Updated at 1:43 p.m. on August 5, 2019.
The man accused of killing 22 people and injuring dozens more at a Walmart in El Paso, Texas, this weekend was an “extreme loner” who was “picked on” for his voice and his clothes, the Los Angeles Times reported.
The lonely life of the suspect, who is widely reported to be 21-year-old Patrick Crusius of Allen, Texas, reveals a troubling pathway to violence for some terrorists, including mass shooters. Feeling alienated from their peer groups, they seek vengeance in the most dramatic—and deadliest—way possible.
Of course, not all mass shooters were bullied as children. The Columbine High School killers, for example, had healthy friend groups. And some shooters were more the bullies than the bullied: The man who is suspected of killing nine in Dayton, Ohio, hours after the El Paso attack was also reported to have kept a “kill list” and “rape list” of his high-school classmates.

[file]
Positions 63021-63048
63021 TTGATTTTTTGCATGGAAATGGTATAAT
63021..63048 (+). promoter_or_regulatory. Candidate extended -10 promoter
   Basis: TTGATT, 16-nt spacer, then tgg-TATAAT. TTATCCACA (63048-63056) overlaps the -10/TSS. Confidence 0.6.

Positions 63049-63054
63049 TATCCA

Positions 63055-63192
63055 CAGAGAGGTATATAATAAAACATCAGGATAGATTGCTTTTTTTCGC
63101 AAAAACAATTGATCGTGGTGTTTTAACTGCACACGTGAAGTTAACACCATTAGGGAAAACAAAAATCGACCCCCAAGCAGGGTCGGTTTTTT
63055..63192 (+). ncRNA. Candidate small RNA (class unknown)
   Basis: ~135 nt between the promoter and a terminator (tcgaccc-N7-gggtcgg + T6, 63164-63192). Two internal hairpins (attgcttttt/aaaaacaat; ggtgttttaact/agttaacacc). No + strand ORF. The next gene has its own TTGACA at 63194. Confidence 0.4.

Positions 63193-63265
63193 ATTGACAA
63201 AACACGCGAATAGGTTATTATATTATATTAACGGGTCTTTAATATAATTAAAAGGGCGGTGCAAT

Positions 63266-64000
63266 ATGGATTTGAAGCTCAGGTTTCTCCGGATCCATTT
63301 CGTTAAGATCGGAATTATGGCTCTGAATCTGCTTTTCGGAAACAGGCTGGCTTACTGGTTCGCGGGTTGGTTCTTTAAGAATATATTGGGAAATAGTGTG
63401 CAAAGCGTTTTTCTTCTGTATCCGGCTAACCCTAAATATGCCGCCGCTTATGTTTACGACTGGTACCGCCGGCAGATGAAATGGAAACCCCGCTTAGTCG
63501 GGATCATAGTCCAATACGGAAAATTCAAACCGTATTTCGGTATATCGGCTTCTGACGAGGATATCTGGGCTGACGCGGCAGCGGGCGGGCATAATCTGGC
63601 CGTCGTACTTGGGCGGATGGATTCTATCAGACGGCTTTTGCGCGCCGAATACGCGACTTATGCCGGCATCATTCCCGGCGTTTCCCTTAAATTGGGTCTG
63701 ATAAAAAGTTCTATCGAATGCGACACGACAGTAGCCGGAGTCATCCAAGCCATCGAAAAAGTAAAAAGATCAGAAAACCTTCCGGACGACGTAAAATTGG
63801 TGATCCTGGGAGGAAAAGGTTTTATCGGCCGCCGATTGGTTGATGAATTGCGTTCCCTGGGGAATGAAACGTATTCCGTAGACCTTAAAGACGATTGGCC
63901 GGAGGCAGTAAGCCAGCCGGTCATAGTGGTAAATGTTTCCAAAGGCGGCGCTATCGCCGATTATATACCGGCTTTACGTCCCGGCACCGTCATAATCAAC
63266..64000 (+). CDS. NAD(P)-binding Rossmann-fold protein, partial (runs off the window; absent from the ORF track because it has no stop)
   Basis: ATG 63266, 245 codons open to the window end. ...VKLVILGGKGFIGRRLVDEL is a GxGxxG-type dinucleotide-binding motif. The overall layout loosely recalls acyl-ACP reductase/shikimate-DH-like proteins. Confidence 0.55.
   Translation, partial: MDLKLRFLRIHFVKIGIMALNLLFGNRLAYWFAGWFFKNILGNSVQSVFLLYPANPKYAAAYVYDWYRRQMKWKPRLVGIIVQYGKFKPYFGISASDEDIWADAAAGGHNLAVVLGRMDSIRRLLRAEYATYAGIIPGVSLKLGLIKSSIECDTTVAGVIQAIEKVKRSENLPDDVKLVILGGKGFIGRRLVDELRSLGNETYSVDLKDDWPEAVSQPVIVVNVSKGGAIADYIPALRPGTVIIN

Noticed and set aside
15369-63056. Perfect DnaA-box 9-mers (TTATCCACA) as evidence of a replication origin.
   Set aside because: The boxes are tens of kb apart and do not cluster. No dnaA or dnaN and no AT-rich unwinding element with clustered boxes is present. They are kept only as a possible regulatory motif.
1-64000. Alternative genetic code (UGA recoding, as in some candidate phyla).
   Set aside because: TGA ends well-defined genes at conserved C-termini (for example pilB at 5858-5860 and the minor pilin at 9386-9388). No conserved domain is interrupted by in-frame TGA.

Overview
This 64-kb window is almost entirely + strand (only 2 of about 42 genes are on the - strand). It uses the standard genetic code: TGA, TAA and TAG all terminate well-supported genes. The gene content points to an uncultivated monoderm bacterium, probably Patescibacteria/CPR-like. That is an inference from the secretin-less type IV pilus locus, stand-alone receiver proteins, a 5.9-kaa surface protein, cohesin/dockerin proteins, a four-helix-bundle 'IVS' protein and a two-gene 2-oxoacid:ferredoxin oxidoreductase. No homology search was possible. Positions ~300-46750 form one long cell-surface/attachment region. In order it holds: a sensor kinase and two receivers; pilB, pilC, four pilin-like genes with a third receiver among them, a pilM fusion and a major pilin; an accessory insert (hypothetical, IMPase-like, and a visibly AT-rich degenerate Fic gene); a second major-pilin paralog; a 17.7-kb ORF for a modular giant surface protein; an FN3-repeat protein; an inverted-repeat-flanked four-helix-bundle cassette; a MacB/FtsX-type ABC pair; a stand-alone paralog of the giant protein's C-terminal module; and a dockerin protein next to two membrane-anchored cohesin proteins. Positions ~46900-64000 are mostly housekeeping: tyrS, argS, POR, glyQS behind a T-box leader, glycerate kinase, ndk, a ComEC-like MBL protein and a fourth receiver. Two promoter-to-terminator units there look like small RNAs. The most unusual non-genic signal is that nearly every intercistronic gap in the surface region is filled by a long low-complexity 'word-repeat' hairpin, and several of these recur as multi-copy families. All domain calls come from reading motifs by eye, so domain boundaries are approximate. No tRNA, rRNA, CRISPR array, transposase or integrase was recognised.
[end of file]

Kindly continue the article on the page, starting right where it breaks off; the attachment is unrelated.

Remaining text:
But there are nevertheless clear links between loneliness, social exclusion, and the kind of radicalization that leads to violence. A 2004 study found that nearly three-quarters of school shooters had been bullied or harassed. In another study, bullying victims who also experienced fighting, threats, or injury, or who skipped school out of fear, were significantly more likely to carry weapons to school compared with kids who weren’t bullied. A study of 15 school shootings from 1995 to 2001 found that “acute or chronic rejection—in the form of ostracism, bullying, and/or romantic rejection—was present in all but two of the incidents.” Though the El Paso shooter targeted a Walmart, not a school, his severe angst and dark motives appear similar to those of many school shooters.